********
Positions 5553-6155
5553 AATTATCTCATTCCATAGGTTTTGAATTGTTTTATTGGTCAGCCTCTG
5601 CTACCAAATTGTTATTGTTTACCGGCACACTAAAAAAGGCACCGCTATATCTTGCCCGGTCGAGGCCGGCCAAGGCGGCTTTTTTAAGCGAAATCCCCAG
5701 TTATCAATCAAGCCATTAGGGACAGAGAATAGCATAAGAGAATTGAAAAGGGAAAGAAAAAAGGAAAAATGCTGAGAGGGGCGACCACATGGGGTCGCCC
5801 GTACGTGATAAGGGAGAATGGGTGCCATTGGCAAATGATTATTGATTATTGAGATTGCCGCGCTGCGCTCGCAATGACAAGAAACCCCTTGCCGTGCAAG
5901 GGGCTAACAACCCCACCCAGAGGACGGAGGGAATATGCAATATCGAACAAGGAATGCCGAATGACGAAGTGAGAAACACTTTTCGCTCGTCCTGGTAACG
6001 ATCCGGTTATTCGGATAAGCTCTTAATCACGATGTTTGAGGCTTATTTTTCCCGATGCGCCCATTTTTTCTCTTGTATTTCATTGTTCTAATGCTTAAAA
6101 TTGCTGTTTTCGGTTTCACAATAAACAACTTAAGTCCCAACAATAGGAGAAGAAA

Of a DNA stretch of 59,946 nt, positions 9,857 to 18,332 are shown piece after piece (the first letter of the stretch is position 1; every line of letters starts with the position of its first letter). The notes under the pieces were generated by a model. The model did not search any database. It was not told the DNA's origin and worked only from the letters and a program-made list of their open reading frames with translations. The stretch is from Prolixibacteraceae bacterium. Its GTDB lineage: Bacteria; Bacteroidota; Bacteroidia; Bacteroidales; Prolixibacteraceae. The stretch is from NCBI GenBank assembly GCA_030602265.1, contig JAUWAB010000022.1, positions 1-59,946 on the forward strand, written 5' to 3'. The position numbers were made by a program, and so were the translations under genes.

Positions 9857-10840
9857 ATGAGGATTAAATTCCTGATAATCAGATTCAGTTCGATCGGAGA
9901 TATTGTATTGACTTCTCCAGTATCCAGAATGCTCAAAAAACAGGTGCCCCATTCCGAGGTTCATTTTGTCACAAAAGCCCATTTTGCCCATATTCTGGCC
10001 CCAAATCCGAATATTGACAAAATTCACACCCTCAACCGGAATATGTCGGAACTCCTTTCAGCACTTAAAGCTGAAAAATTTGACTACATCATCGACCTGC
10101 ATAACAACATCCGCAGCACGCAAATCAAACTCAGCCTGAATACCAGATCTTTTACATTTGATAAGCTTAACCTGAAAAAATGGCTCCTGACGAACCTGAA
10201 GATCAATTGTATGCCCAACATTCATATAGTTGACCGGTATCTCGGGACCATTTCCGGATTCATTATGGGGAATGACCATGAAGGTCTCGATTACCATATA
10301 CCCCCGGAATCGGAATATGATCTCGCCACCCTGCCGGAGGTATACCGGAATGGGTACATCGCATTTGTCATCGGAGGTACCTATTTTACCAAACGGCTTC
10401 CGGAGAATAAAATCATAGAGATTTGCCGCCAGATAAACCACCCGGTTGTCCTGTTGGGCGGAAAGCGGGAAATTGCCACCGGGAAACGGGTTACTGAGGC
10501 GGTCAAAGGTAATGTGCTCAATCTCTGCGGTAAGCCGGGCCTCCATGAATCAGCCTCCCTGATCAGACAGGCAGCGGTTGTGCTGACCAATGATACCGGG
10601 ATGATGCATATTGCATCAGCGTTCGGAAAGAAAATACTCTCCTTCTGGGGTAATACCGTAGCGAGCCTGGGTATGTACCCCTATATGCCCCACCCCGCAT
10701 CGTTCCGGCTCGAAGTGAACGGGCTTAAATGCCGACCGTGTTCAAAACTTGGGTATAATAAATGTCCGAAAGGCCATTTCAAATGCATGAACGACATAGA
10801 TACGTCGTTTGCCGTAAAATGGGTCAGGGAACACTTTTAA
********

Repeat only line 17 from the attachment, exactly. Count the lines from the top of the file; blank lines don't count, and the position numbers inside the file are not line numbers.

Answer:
10401 CGGAGAATAAAATCATAGAGATTTGCCGCCAGATAAACCACCCGGTTGTCCTGTTGGGCGGAAAGCGGGAAATTGCCACCGGGAAACGGGTTACTGAGGC